Catching Up With the Past

In mentioning guitarist Tony Rice, Williams also brings up J.D. Crowe, the banjo player and bandleader with whom Rice collaborated for many years. Williams has often cited J.D. Crowe’s catholic tastes in material as a model. Back in the 1970’s Crowe’s penchant for borrowing tunes from the pop and country charts was seen by some as a threat to the traditional bluegrass sound. That response seems more than a little ironic today, since now it’s the groups that draw on what is often called “traditional country”— the music of George Jones, Merle Haggard and Buck Owens— that have formed a conservative bulwark in the bluegrass repertoire.

While Williams makes it clear that he appreciates a broad palette of music (Michael Jackson! Metallica!), that old country sound holds a special place in his heart. While he will probably always be best know for his flatpicking pyrotechnics, he can also match the heroes of heartache when it comes to putting across a country ballad. You get a little taste of Williams’ vocal abilities in the video clip as the band warms up backstage with a rendition of a song popularized by Gene Watson, “Speak Softly (You’re Talking to My Heart.)” For a full dose of pathos and romance, check out Williams singing another tune associated with Watson, “The Great Divide,” which we captured in a performance a couple of years back. You can review that post here.

While some of Williams’ heroes have retired or passed on, Gene Watson is still very much with us. In fact, he just celebrated fifty years as a performer. Though still carrying the country music banner, for years, Watson has performed as part of various bluegrass showcases, revues and festivals. It’s therefore not surprising that he has been touring with bluegrass stalwart Rhonda Vincent lately. What is a bit unanticipated is the recent announcement that Josh Williams had climbed aboard the Vincent/Watson bandwagon. Near the end of the year, Williams announced that he was rejoining Vincent’s band, The Rage, an outfit he toured with from 2004 to 2007. Williams’ return to The Rage line-up can therefore be seen as a homecoming on a couple of fronts, reconnecting him not just with a former bandleader but also with one of the standard bearers of the traditional country music Williams holds so dear.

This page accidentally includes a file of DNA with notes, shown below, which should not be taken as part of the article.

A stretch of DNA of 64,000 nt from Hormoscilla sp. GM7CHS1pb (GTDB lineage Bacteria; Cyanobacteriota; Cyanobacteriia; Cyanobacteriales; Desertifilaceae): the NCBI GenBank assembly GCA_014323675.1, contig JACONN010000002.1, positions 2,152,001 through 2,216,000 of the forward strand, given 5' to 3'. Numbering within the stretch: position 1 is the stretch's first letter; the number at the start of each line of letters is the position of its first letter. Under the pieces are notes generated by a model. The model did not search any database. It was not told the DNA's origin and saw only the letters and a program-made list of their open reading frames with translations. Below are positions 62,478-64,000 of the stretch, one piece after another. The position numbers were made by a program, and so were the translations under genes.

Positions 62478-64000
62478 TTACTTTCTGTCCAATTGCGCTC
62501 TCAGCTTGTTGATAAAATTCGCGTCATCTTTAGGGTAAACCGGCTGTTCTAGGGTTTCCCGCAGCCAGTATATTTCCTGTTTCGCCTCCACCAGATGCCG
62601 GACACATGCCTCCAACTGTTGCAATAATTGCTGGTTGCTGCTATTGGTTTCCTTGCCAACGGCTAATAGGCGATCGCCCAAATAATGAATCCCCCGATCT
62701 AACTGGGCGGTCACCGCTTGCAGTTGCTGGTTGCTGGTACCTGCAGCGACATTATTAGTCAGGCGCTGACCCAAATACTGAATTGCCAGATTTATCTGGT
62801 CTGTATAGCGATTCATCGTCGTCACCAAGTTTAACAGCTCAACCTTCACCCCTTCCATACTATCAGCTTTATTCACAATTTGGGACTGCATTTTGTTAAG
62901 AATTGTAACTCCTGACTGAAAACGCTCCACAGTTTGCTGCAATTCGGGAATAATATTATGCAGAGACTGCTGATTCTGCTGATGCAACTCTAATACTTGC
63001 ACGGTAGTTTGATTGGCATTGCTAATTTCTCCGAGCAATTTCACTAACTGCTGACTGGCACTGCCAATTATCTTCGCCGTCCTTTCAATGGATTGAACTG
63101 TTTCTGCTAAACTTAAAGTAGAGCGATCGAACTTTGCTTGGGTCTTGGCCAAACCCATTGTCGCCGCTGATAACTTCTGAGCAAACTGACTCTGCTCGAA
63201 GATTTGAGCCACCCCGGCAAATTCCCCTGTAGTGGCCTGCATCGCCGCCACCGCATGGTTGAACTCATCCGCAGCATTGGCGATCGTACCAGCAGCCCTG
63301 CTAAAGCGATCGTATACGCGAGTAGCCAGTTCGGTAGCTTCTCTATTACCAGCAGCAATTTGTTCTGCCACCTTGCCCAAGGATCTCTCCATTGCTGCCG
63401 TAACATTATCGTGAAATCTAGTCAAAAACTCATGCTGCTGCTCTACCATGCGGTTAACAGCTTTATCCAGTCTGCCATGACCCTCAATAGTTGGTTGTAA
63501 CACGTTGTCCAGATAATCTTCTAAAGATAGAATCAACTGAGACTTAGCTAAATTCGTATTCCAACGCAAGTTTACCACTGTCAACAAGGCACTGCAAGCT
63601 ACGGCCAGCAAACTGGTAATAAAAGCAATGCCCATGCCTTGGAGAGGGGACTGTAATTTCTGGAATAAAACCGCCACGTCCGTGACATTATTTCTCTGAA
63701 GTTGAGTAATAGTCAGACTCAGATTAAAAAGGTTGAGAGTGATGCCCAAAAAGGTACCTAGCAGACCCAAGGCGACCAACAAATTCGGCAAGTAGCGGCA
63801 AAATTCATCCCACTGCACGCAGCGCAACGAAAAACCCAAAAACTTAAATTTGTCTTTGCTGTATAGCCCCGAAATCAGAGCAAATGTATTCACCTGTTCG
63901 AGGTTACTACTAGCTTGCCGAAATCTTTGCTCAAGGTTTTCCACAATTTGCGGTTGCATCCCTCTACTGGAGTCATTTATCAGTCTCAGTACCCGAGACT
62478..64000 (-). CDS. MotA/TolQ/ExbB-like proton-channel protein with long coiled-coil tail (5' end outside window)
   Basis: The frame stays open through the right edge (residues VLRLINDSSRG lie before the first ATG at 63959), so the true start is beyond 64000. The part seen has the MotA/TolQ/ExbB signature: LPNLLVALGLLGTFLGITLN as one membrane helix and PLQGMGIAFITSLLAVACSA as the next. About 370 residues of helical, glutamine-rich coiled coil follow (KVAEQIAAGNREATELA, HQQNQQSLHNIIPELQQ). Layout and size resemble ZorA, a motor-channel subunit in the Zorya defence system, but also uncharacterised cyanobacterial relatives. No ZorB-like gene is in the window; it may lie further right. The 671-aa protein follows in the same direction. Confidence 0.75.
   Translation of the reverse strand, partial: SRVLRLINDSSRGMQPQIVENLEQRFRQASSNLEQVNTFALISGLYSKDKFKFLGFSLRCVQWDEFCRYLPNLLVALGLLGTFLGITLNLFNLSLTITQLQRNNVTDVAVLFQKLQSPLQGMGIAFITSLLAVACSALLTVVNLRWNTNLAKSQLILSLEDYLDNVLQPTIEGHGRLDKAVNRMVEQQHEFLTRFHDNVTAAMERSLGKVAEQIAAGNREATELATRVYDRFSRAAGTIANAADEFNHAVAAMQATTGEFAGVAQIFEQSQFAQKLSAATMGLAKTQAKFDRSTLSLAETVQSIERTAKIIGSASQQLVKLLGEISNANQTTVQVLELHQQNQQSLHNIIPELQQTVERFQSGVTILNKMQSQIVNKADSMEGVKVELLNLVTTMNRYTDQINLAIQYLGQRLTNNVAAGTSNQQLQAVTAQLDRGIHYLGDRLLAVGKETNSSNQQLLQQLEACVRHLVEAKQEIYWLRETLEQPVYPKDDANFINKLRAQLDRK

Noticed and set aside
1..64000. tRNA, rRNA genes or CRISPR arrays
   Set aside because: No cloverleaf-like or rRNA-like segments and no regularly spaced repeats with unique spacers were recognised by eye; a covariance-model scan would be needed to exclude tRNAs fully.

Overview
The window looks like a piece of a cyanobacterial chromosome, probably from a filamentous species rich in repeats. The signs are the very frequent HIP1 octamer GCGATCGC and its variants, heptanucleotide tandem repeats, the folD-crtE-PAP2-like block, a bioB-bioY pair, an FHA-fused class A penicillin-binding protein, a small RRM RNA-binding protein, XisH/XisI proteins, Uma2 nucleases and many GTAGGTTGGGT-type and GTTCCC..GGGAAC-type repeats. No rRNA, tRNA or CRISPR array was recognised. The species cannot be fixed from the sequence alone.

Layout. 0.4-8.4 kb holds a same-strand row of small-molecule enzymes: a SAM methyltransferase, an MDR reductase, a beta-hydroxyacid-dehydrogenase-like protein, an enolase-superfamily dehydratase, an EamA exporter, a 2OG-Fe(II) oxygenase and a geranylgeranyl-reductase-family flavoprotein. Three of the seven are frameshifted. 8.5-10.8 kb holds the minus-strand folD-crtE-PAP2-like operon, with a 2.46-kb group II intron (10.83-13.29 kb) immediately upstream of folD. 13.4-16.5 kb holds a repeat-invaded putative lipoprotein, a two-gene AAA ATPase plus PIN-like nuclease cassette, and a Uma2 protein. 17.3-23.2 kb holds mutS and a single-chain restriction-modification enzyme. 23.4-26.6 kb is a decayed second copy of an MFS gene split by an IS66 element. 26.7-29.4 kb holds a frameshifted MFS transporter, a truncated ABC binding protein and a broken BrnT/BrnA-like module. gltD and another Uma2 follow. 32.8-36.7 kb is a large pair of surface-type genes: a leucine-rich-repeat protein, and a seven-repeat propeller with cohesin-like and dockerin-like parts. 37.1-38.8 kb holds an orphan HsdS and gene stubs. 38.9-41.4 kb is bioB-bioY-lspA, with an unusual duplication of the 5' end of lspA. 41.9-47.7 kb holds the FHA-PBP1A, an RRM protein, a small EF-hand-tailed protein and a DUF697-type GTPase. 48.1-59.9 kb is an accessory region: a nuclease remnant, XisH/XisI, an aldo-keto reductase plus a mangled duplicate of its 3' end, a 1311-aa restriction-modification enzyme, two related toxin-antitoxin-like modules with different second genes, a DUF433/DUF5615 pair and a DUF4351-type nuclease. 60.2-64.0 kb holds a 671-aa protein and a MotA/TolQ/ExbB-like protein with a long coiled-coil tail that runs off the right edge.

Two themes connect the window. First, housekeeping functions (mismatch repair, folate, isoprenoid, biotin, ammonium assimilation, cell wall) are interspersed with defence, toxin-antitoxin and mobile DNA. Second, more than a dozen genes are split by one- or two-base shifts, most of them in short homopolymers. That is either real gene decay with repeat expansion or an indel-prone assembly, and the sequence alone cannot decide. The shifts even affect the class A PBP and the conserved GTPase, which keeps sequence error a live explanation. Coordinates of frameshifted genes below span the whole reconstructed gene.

Yer Pal— Curly

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Classic Tony Rice at Merlefest

7 May 2010

Now that he’s back from his southern jaunt, yer pal Curly is wrangling pixels as fast as he can so as to share some of the music and sights he collected in the course of his travels.  As with any musical set, it never hurts to kick off with a crowd-pleaser, so here goes:

It’s always tempting— and usually ill-advised— to read into the expressions and body language of musicians.  In this case, you can’t help feeling that everybody in the band is a little checked out, no one more so than the great Josh Williams.  If you’ve ever had the pleasure of catching Williams leading his own eponymous outfit, then you’ll understand my noting a distinct lack of verve in this performance.  Many explanations for this come to mind:  1) It was really hot; 2) He was rubbing his nose a lot, so perhaps he’s allergic to Merlefest; 3) How many times has he played “Wayfaring Stranger” anyway?  But perhaps the most intriguing possibility is that he was playing the mandolin rather than his principal instrument, the guitar.  Maybe that thousand-mile-stare is really Williams concentrating?  Nah— this is a guy who could play a ball of twine without breaking a sweat. I vote for allergies.

Whatever the case, I can attest that this is one of those instances when— at least purely in musical terms— a piece works better just as audio than as video.  Close your eyes and listen. Nice, no? Still, there are insights to be gained from watching the picture.  I enjoy the way Tony Rice conducts the band with just the barest nod of his head, cuing solos and marking when to start the last chord.  It’s such a minimal gesture, and so seemingly nonchalant, yet at the same time so precise.  Sort of sums up Rice’s style.

Lots more to come, so don’t wander too far…

Yer Pal— Curly